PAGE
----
Without being pompous, be prepared to sell your qualifications, expertise, and strengths. Also be prepared to answer any questions that may arise regarding your CV, particularly any gaps in training or job history, switch of residency programs or questions about where you attended medical school. Some interviewers may see these as “red flags.” Frame your answers carefully and honestly. Gaps can have perfectly legitimate — even admirable — explanations. For example, one young resident had a year-long gap between medical school and residency because he took that year to attend theological school in hopes of being better prepared to serve his patients. 

Remember when selling yourself, that there’s a fine line between being confident and obnoxious — don’t cross it. The interviewer is looking for someone who will be a positive reflection of his or her office or department. Often interviewers will even ask themselves, “Would I want this person treating my friends, family or even my children?”

Prepare a Comprehensive List of Questions
One of the best ways to appear enthusiastic about the opening is to ask questions. Many recruitment specialists say the questions you ask (rather than the answers you give) are the key to a good interview. Before you go into an interview, write down a list of everything you need to know in order to make a decision about a job. Of course, you’ll​ ​​want to know about the practice, but don’t forget to ask​ about the community and quality of life in the area as well. Find out about employment opportunities for your spouse, schools in the area, and religious institutions (if that is important to you).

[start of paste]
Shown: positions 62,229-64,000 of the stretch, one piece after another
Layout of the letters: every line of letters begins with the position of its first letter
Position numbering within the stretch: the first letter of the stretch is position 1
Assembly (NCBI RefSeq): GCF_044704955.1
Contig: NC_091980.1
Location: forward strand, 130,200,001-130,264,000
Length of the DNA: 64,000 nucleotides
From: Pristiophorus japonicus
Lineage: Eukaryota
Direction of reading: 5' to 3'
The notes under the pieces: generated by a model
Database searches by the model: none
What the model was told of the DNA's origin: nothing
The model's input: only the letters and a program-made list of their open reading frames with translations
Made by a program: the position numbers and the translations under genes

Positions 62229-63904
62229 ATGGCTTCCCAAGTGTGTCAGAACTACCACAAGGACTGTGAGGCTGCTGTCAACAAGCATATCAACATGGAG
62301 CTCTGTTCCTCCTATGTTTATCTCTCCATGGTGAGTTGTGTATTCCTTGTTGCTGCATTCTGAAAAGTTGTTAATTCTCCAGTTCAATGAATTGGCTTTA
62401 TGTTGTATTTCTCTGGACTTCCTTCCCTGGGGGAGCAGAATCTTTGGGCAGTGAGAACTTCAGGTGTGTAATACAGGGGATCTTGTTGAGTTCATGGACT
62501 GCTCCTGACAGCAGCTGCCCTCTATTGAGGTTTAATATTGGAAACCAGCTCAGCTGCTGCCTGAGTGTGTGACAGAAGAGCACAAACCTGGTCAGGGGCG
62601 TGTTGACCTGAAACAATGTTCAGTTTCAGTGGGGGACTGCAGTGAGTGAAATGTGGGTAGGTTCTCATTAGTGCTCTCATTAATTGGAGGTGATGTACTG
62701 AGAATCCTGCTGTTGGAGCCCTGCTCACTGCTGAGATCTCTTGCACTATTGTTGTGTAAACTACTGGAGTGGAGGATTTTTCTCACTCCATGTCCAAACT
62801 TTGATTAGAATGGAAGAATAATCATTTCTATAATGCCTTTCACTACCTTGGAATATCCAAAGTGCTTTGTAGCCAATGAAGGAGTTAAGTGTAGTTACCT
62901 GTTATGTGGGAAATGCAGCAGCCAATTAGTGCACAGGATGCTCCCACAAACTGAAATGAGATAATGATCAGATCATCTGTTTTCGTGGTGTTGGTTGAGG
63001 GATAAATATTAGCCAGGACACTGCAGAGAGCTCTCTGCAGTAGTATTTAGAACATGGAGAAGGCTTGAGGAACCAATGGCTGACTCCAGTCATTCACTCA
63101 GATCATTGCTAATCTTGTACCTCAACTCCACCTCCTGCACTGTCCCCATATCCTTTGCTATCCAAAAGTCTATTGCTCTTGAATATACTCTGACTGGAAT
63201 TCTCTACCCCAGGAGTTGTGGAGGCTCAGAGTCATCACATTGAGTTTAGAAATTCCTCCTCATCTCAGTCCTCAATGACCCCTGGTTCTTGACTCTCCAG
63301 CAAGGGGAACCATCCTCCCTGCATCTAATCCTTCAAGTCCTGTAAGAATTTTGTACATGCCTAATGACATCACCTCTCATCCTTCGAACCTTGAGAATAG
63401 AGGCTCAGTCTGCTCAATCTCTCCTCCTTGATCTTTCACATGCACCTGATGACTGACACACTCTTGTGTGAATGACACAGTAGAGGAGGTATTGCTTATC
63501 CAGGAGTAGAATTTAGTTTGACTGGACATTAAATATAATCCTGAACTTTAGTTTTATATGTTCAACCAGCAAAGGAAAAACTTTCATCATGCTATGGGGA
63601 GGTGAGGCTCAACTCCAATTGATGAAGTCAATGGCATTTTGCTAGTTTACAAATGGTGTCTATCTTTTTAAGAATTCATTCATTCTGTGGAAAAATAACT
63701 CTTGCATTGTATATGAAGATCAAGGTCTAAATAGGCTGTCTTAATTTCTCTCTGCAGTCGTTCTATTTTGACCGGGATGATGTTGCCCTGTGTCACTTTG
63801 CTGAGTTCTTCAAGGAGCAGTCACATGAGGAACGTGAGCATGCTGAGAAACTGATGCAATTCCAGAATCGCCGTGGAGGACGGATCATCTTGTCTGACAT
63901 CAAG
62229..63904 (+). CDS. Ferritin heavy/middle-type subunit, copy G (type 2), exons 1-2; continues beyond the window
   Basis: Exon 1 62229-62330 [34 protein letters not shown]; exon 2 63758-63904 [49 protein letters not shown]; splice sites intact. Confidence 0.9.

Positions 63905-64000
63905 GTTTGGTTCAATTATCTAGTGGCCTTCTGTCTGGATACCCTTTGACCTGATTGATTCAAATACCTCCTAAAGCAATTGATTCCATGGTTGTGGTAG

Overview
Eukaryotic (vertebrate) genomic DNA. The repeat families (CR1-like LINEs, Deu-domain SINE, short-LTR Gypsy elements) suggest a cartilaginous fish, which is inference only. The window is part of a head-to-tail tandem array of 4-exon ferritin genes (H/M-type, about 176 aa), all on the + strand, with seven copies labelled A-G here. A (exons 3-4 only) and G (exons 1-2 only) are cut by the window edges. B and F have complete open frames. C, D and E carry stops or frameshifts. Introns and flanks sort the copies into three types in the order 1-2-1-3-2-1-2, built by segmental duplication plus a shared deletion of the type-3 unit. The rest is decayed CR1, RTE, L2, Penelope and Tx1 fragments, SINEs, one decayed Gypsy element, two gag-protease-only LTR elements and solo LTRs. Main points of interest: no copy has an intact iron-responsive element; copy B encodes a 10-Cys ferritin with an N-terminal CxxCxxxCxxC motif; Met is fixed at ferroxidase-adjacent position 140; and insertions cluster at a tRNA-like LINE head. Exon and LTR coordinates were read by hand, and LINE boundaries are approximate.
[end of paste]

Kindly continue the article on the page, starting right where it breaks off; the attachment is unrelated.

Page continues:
Act Like This Is the Only Interview That Matters 
Playing hard to get has no place in an interview setting. This doesn’t mean you should hint at an offer in the first five minutes, but it does mean you should act enthusiastic and genuinely interested in the position. Few things will turn an interviewer off more than a feeling that you are not at all interested in this job and that you are wasting his or her time. Interviewers are not likely to hire someone they believe is not enthused about their practice. People want to hire people who want the job. Never go into an interview confident that you already have the job — that attitude almost always results in a non-offer. 

Speak Positively about Your Experiences and Don’t Disparage Former Employers
 It doesn’t matter how bad they were to you, do not, under any circumstances, speak ill of former employers or managers in an interview. It will make you — not them — look bad.